“At that moment, you wonder if I was white, would it go down like this,” she said. “You have these flicker flashes that say, if I was a blond, blue-eyed woman here, divorced, breastfeeding my toddler, I would get a little more empathy and more of, ‘What can I do to help you?’”

Researchers like Troester agree that individual patient perspectives will be crucial to better understand the many factors at play in treatment delays and prolonged courses of care among Black women with breast cancer. Going forward, her team hopes to gather data on patient experiences as they navigate the health care system.

“We’ve known about these disparities for three decades and we haven’t been able to close the gap,” she said. “I wish we were further along in addressing them.”

  • Expect cascading delays in diagnosis and treatment when prior approval is required for tests and procedures and limited places to go to get those done. In our community, for example, it take 5 to 6 weeks to get an x-ray scan done for an HMO patient, and that is after approval for the procedure is granted. The approval might take a week. 3 week delay for a biopsy, 4 week delay to see a surgeon, 3 weeks to see a specialist, another 3 weeks to get a specific test done on the surgical specimen. It is not unusual for delays of 3 months to get the definite treatment. It has to do with HMO patients (medicaid HMO, primarily). Not necessarily Black, the common denominator is that they are medicaid HMO. I had a man where it took 18 months for him to get surgery for his colon cancer. One problem after another. It is the requirements for prior approvals and the limited resources for tests and treatment that contribute to unreasonable delays.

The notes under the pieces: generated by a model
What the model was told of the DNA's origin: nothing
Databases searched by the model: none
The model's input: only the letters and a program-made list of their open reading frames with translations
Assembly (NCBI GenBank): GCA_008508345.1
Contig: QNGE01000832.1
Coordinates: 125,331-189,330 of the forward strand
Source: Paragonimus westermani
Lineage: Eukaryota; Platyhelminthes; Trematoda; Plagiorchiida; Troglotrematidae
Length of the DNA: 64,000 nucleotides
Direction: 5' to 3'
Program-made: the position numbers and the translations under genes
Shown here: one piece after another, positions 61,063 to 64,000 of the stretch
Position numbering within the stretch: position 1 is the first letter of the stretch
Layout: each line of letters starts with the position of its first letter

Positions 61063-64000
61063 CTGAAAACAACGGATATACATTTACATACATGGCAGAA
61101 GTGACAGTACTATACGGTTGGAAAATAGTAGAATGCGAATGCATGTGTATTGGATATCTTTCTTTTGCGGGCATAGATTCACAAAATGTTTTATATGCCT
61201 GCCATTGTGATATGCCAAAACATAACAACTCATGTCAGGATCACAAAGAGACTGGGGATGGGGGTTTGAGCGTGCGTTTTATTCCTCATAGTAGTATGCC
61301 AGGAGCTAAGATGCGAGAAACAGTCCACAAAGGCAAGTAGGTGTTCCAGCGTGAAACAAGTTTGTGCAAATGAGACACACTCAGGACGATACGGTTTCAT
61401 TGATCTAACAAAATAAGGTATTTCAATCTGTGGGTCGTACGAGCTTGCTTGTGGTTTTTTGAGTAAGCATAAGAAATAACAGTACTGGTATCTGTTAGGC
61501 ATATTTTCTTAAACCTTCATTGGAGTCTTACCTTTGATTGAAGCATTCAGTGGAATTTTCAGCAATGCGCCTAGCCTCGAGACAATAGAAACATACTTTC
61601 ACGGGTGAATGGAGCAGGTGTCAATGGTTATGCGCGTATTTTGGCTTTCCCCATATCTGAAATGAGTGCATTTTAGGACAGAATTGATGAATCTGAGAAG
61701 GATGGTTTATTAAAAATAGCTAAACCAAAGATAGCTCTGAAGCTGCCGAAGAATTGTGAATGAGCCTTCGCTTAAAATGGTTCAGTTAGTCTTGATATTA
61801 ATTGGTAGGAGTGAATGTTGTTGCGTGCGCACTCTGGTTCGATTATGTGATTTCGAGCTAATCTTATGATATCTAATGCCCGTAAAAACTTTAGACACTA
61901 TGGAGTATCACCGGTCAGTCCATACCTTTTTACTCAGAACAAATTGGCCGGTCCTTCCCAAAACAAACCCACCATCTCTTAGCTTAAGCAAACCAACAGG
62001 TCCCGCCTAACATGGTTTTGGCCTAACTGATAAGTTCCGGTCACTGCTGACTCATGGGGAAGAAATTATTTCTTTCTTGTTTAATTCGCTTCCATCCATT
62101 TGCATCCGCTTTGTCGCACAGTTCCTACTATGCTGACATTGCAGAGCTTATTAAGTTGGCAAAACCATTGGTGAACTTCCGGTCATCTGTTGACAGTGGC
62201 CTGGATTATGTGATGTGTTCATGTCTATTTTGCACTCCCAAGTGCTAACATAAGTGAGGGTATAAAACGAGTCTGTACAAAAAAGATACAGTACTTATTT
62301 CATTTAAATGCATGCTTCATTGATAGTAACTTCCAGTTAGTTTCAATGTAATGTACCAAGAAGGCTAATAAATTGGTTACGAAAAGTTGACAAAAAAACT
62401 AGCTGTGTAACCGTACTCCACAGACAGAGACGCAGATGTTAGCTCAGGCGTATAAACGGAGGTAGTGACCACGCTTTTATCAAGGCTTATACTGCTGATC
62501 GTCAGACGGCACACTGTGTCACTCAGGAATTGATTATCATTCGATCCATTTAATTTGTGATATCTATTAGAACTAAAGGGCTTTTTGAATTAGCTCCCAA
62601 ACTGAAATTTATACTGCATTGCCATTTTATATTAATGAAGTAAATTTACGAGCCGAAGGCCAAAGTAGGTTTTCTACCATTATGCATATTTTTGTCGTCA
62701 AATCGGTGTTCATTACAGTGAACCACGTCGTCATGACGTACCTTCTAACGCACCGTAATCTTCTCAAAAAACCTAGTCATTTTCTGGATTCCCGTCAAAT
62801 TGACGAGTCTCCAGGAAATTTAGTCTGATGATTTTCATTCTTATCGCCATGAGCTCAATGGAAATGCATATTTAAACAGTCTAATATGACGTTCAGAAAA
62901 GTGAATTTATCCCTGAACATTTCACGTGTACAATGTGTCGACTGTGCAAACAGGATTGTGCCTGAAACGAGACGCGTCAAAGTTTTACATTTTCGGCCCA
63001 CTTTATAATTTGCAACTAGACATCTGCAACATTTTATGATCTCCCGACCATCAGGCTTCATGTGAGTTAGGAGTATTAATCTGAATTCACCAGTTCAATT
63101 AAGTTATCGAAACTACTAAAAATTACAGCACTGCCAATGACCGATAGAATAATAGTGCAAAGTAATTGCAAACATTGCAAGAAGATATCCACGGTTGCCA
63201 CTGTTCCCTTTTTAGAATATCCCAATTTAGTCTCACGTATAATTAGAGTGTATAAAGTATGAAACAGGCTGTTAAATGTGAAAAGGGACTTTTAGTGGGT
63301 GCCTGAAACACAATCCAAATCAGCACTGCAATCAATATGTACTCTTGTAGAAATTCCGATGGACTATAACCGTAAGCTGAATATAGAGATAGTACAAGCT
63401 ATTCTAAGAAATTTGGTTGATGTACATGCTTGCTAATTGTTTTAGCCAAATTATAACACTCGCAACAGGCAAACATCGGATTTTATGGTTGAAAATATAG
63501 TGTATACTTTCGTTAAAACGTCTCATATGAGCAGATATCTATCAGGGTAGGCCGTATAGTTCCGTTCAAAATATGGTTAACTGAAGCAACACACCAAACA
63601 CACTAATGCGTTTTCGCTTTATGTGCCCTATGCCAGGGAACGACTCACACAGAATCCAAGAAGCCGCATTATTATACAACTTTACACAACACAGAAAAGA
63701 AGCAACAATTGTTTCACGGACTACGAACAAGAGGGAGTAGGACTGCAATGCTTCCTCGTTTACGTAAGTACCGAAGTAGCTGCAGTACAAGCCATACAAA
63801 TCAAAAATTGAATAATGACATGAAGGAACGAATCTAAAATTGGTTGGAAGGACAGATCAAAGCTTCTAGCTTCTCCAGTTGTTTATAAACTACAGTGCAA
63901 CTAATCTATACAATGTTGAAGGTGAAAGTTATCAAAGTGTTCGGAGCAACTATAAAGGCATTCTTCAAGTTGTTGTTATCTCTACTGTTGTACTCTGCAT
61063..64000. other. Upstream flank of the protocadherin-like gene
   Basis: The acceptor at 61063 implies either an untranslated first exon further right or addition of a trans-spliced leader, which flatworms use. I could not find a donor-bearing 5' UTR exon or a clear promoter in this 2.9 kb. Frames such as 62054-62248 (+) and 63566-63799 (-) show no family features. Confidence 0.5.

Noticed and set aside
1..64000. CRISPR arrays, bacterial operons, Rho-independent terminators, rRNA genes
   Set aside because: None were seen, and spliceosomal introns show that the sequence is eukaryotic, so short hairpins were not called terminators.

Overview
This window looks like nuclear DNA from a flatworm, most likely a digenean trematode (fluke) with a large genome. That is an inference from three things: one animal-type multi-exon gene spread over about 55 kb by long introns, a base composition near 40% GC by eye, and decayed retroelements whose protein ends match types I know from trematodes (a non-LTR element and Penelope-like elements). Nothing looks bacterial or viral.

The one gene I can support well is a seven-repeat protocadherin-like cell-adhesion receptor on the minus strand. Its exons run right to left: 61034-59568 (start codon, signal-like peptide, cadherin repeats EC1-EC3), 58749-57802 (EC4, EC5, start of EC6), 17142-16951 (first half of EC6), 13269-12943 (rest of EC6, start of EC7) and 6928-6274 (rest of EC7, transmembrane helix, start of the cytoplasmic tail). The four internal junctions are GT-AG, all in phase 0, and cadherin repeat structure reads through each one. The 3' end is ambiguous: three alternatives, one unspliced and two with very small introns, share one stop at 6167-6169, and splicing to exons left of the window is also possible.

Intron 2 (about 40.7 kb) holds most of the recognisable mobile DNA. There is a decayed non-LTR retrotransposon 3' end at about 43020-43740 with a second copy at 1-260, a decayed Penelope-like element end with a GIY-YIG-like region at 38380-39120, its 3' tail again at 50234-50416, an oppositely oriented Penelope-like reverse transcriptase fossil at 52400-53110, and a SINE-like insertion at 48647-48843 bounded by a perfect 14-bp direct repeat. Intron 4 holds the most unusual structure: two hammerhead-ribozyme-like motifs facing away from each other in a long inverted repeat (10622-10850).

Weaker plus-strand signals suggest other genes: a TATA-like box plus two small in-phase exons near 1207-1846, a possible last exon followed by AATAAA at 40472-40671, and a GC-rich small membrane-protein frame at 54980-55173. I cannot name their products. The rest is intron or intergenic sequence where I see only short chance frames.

• I read the article, it’s eye opening. It is sad that black women are not able to get the same care that white women get. It seems automatic to white women, who get the best jobs with the best insurance coverage and ultimately, given better care and treatment. I know the young women that the article is written about. She is one of the strongest women that I know. She has strong faith in God and trusts her medical team. She loves her family dearly, and will do whatever it takes to become cancer free and get her life back on track for herself and her boys. I admire and love her dearly!!

  • As the article itself states this has nothing to do with race and everything to do with poverty. Sorry you can’t pin everything on racism and white privilege. In addition the article states that Black women may have trouble with transportation, then writes: “Byrd said she was racially stereotyped by a social worker who was tasked with helping her fill out forms and navigate scheduling. The person assumed Byrd might not be able to make it to appointments on time or have the necessary transportation to do so.” If Black people have more trouble with transportation wouldn’t it be a good idea if social workers checked if they are set transportation-wise. The whole article is filled with contradictions

  • This was an excellent article! Thank you for writing it! My mother was diagnosed with brain cancer at 45 years of age and died when she was 50. It was always a concern in our home if we could make it financially; particularly with the transportation costs, etc. Also, the agencies that we went for assistance and help did not treat her well. Thank you! Blessings